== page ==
Secrets of Creativity from George Harrison
When listening to a song, do you ever wonder how musicians go about making their music? The lyrics, melody, and rhythm all come together to create a head-nodding tune that will be listened to time and time again, leaving me baffled as to how they put so many complex variables together to produce something that sounds so effortless. It’s magic.
While browsing through a friend’s book collection, I stopped when faced with Wonderful Tonight: George Harrison, Eric Clapton, and Me, a memoir written by Pattie Boyd, the first wife of both George Harrison and Eric Clapton. Being a major Beatles fan, the promise of juicy gossip and a personal account of the inner workings of one of the member’s minds made it a must-read. I was hoping for some insight into some of that magic that is so hard to understand.
Why did I think finding it through Patty was a good idea? Sometimes I think that the best insight into a person is through the eyes of those closest to them. I wasn’t disappointed – Patty’s recollection of George and his band members going through their creative process was really interesting. Among stories of fame, high-profile friends, psychedelic parties and an era filled with embracing free love, I found a glimpse into how George and his band members channeled creativity to create music that was to revolutionize culture.
“His guitars were always left around the house and in any spare moment he would pick one up and play. When John, Paul, Ringo, or any other musician appeared – as they often did – they all played. But George would never play a complete song. He played what was in his head, or he would be working on new chords or a new song, I never knew which, and weeks later you would hear a song on tape.”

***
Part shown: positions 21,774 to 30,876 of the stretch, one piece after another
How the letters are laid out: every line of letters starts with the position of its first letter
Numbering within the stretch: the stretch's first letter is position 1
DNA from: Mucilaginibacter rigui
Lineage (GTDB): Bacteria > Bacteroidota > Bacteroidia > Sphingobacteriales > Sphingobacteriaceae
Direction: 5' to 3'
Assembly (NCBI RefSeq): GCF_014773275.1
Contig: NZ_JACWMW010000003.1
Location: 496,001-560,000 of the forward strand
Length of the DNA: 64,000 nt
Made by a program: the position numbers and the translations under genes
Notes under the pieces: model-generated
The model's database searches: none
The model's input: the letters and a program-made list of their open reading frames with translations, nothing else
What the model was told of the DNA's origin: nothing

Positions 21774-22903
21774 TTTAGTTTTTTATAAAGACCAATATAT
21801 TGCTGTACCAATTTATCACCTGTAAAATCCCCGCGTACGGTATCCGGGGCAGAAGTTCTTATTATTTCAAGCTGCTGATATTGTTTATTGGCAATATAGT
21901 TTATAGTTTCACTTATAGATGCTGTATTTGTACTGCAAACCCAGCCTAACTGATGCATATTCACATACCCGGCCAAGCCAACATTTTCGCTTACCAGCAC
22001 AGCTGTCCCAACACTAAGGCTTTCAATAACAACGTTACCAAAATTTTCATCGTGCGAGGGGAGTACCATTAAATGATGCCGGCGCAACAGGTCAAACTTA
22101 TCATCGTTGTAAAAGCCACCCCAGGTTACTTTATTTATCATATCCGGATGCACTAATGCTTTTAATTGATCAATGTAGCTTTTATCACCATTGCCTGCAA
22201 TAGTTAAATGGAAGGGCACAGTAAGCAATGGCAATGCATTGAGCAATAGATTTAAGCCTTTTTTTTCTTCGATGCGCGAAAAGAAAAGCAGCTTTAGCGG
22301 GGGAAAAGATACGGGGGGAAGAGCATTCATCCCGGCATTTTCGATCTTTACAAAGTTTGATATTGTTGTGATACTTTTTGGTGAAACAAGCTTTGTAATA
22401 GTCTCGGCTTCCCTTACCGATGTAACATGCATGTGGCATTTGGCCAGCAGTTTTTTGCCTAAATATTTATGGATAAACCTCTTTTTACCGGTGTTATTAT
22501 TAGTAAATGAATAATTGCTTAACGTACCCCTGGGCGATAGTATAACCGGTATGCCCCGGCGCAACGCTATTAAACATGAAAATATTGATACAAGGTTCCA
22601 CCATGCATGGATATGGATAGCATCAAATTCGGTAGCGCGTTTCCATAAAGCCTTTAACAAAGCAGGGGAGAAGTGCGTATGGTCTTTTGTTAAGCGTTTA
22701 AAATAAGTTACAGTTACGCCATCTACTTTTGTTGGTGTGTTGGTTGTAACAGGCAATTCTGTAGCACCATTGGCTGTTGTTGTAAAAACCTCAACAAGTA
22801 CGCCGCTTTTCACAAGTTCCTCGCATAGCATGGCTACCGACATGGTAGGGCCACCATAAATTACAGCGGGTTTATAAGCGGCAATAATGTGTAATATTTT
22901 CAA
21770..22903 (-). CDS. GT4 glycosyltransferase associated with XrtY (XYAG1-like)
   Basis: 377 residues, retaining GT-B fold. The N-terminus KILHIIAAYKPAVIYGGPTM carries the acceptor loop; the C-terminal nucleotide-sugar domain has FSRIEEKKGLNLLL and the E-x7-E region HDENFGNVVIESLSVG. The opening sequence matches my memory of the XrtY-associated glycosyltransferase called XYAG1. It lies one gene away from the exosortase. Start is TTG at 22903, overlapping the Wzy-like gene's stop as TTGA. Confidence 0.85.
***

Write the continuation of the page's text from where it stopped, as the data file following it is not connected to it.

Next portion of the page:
“I loved listening to him, loved the sound of the guitar in the house. Sometimes I would start to talk and he’d be so deep in thought about the lyrics or the melody he was writing that he wouldn’t answer. We’d be in the same room but he wasn’t really with me: he was in his head. Most of the time I didn’t mind. I’d think, Oh, good, he’s writing a new song – he was always happiest when he was being creative.”
“Sometimes songs would come to him in the middle of the night and he would wake up in the morning and immediately start to play so he didn’t forget it; he would change chords, then stop because something didn’t sound right. John and Paul wrote most of their songs together – they sparked off each other – but George wrote on his own. He composed the melody first, but as he was not formally trained he couldn’t write the music down; he would play it and play it so it was fixed in his mind, then record it. The words came later.”
Prior to reading Patty’s recollection, I’d always imagined The Beatles making music by jamming out in a small garage, and happening upon songs as they came to them sporadically. Though I was somewhat on point with the sporadic nature, it turns out that they produced their art in ways different from even one another. Where Paul & John sparked together, George created better alone. It just goes to show that creativity can be channeled in many different ways, and it’s so individualized.
My bet is that even George didn’t consciously realize that he did some of the things that Patty observed. He just was, which is cool to think about. This person, who helped to shape the music industry as we know it today, didn’t necessarily consciously try to do so. His creativity was something practiced, down to the everyday moments, and it laddered up to something much bigger than himself.
A challenge for the Wandeleurs: Ask someone close to you what little things you do, things that you may not even notice, when you create. Their answer may surprise you and perhaps help you to explore that side even further. You may even find that, in the moments where you are at your best, you’re subconscious takes over and you just are. Like George.